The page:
Of course, it’s possible to ignore that aspect of Destiny. Just play the campaign, enjoy the story, move on. The problem with that is the first game had a disjointed narrative campaign that only appealed due to the shooting mechanics and because I was playing with friends. A game has to specifically be built around the mechanics, like 2016’s Doom, for me to not care about the story. And that’s not even a good example, because Doom‘s story was worlds better than the first Destiny. Which is a crying shame, due to Destiny having such amazing lore.

So, what is it? Yea or nay? I don’t know yet. I’ll probably decide long after the beta. And if I have enough cash at the time, I’ll probably just buy it on launch anyway. I have enough friends who play it to have potential good times on the horizon. Yet, there is too much vying for my attention. Lawbreakers is out shortly, I still play the crap out of Battlefield 1COD WWII will have to be played, and Battlefront II is going to be a future time sink. So, does my destiny lie with 2. Probably not, but let’s not rule it out entirely.

Dee Two

The Destiny 2 beta is here, and people have flocked to play it. Those with the pre-order codes (and those who have good friends) have some “early access” (or does everyone else have late access?). The PS4 closed beta started yesterday, 18 July, and the Xbox One one (heh), starts today some time.

I haven’t paid a lot of attention to any reports, but my experience was smooth sailing in terms of server connections and latency.

I had the opportunity to play the opening mission, the beta strike, and some PvP. My initial thoughts are far more “meh” than “wow”. I’ll play a bit more of the beta, but it might take some convincing to actually buy this game on launch at this stage. I didn’t hate the first Destiny. I just arrived late. I don’t have a particular love for the game either. More of the same doesn’t appeal to me, and so far this is just past familiar and just short of identical. Some new sub-classes, new icons in the menus, and some more cinematics don’t have me convinced just yet.

All that said, I’m willing to sit on it some more. Yet, with the packed gaming schedule, I’m probably going to prioritise other titles.

More tomorrow (probably).

Many Movies

Yet another slow news day for gaming. So let’s talk about another interest of mine, albeit far more casual: movies. I think I like movies as much as the next person, I’m far from a cinemaphile. Still, I have my opinions on certain movies. Well, most movies.

This year has already had some great films come out, and some not-so-great ones. Noteworthy titles so far have been LoganGuardians of the Galaxy Vol. 2Wonder WomanThe Mummy, and John Wick 2.

Probably the one I have my doubts over the most, and I need to see it again for a better opinion, is Wonder Woman. I adore Gal Gadot, purely because she’s drop dead gorgeous. She’s got decent acting ability, but I think my judgement is clouded. My reservations over the film come from various angles, one being the concern that as a DCEU film, it was more enjoyable because the other offerings have been rather poor.

That said, Wonder Woman was enjoyable to watch, and didn’t have my distinct disdain like Ghost in the Shell. I’m still extremely grateful that I didn’t pay to see that.

I still have some movies I’m looking forward to for the second half of the year, in order of anticipation: Star Wars VIII: The Last JediSpider-man HomecomingKingsman the Golden Circle, and Valerian and the City of a Thousand Planets.

I consider myself a Star Wars fan. Maybe not an uber-fan, but a big one nonetheless. I’m somewhat surprised at the lack of excitement for this year’s instalment. I understand that this is the third year in a row with a Star Wars film, but surely I can’t be the only one excited to see what’s next for the new generation of the saga. We’ll be getting an older Luke, one who seems to be done with the Jedi (what does it mean, Gray Jedi? No Jedi? WHAT). We’ll hopefully see Finn wake up from his coma, otherwise this is John Boyega’s easiest pay-cheque ever. There’s a lot to bring together and to leave hanging for Episode IX. Hopefully we’ll get an iconic moment of shock.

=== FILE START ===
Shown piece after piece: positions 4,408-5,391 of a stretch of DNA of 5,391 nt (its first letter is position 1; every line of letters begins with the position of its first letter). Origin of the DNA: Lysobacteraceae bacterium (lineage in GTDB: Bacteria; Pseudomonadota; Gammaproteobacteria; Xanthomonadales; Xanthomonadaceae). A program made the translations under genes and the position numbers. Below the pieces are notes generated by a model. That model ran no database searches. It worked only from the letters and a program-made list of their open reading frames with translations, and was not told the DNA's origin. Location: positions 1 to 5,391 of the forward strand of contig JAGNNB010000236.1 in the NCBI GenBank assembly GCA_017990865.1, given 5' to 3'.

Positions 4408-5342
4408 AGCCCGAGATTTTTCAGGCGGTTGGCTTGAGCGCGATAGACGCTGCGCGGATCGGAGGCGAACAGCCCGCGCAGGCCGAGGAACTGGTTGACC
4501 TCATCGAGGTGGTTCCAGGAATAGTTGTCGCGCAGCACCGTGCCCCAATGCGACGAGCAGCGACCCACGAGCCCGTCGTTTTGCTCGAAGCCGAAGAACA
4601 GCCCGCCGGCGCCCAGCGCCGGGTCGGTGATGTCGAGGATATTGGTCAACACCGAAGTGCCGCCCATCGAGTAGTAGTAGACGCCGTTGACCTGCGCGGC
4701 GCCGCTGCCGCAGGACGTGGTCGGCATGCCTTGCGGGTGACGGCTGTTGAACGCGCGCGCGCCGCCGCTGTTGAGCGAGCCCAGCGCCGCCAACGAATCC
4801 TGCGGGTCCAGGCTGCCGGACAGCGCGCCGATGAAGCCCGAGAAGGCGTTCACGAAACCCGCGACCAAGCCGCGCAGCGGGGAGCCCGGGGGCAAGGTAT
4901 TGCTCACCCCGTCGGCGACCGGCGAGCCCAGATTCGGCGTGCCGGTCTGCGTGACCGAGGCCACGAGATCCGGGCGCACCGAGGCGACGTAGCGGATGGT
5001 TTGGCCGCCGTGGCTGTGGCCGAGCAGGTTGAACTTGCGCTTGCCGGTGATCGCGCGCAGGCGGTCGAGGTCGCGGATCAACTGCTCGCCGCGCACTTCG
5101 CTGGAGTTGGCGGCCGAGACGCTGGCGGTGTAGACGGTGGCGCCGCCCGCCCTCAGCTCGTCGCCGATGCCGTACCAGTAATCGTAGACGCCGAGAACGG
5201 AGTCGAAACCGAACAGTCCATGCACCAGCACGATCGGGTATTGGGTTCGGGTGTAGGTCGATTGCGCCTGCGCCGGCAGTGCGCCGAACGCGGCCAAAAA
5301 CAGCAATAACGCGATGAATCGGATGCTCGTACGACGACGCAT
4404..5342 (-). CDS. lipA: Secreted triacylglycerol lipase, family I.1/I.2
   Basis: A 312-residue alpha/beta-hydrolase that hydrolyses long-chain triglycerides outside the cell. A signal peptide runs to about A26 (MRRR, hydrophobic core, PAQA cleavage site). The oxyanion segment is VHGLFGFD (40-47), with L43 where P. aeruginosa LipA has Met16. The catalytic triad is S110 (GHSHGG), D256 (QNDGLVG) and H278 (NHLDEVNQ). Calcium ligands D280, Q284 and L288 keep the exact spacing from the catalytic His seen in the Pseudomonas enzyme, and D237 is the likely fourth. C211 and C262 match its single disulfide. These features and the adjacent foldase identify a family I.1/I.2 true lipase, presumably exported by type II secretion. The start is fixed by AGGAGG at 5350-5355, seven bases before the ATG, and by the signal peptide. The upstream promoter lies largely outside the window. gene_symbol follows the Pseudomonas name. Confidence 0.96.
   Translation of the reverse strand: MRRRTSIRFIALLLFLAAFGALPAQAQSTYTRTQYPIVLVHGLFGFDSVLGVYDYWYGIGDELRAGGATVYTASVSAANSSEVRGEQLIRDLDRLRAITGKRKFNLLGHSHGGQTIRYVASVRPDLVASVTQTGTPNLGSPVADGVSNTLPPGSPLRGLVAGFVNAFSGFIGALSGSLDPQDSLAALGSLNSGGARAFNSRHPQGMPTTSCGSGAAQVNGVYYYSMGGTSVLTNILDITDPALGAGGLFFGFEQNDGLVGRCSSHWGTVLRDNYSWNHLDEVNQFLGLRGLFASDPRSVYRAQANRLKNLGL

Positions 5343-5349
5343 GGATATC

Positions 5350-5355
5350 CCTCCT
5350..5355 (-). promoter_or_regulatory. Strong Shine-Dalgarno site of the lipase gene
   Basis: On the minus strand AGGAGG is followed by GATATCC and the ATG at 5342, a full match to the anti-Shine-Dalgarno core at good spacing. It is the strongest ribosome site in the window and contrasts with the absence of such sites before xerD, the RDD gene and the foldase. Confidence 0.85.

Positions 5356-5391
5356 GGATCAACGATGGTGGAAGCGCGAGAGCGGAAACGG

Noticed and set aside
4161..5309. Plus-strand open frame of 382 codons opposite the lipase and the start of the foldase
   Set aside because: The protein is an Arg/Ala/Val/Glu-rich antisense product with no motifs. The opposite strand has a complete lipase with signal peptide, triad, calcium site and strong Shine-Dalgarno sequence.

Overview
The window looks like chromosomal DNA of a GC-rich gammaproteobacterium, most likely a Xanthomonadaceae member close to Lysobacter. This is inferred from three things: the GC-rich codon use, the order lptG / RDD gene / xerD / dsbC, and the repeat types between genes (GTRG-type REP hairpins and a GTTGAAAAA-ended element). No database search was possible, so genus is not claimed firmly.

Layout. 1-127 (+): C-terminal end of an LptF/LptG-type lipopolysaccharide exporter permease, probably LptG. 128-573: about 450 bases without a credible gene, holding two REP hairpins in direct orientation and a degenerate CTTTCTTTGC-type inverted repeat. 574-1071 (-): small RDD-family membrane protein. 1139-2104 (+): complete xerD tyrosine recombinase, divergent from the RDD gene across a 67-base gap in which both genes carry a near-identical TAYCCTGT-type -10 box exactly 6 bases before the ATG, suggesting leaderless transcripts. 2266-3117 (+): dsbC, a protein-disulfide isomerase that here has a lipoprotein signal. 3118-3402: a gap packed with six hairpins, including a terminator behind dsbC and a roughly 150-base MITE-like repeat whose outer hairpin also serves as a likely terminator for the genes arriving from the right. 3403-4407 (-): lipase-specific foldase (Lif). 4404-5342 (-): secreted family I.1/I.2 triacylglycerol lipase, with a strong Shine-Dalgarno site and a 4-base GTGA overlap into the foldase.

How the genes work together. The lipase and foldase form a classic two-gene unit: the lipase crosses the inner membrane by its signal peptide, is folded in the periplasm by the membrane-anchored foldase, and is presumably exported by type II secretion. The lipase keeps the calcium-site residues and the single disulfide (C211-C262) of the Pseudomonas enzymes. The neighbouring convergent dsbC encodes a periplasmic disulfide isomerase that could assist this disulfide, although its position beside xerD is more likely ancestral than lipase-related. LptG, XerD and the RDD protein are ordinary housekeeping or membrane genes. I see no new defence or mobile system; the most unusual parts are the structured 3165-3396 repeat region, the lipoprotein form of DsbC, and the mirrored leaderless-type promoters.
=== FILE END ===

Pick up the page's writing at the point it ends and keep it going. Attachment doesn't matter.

Spider-man Homecoming is out this Friday, and as a Spidey fan I’m extremely optimistic about this third version reboot. Tom Holland’s portrayal was the only redeeming factor of the forgettable Civil War (which I still think of as Avengers 3). While I’m optimistic, I am realistic. There is a lot of room for disappointment. So here’s hoping.

Kingsman the Golden Circle has me excited, but also somewhat cautious. The first one was phenomenal. It wasn’t perfect, but it’s easily one of my favourite movies of all time. Top 25, easy. This one looks like it will be star-packed, which could go either way. Some movies with this many big names are over-loaded, a bit like Queens Park Rangers from the 2013/2014 season. Some do well. This one has already spoilt the return of Colin Firth’s character, so hopefully it blows us away, instead of making us regret that they made it.

Valerian and the City of a Thousand Planets is a Luc Besson film, and that’s enough to get me to see it. Ignoring the filthy abomination that was Lucy, I trust him as a director. Léon: The Professional is, to date, one of the best films I’ve ever watched. Pure genius, made exceptional by three superb cast members. The Fith Element was great, but I watched it as a kid and it never left much of an impression. The Family, with Robert De Niro, Michelle Pfeiffer, and Dianna Agron was completely underrated. Hopefully this is more of the same, rather than the pure trash that was Lucy.

And to leave you off, with maybe some hype about the upcoming movies I’m hyped about, here are the trailers:

PS Plus July 2017

It’s a bit quiet on the news front. It’s post Crash release hype that’s winding down in the form of opinion pieces and reviews, some talk about other games, a bit of hype for Lawbreakers, and other waffle. Nothing groundbreaking. Today is also the day PSN refreshes and we get this month’s PS Plus titles.

The “free” monthly games have certainly had their share of controversy among gamers. In fact, I mostly hear whining and complaining about it. If it’s not that we’re not getting AAA releases, it’s because we already have the AAA games offered this month. It gets old fast, all this nagativity from gamers. No, that’s not a typo.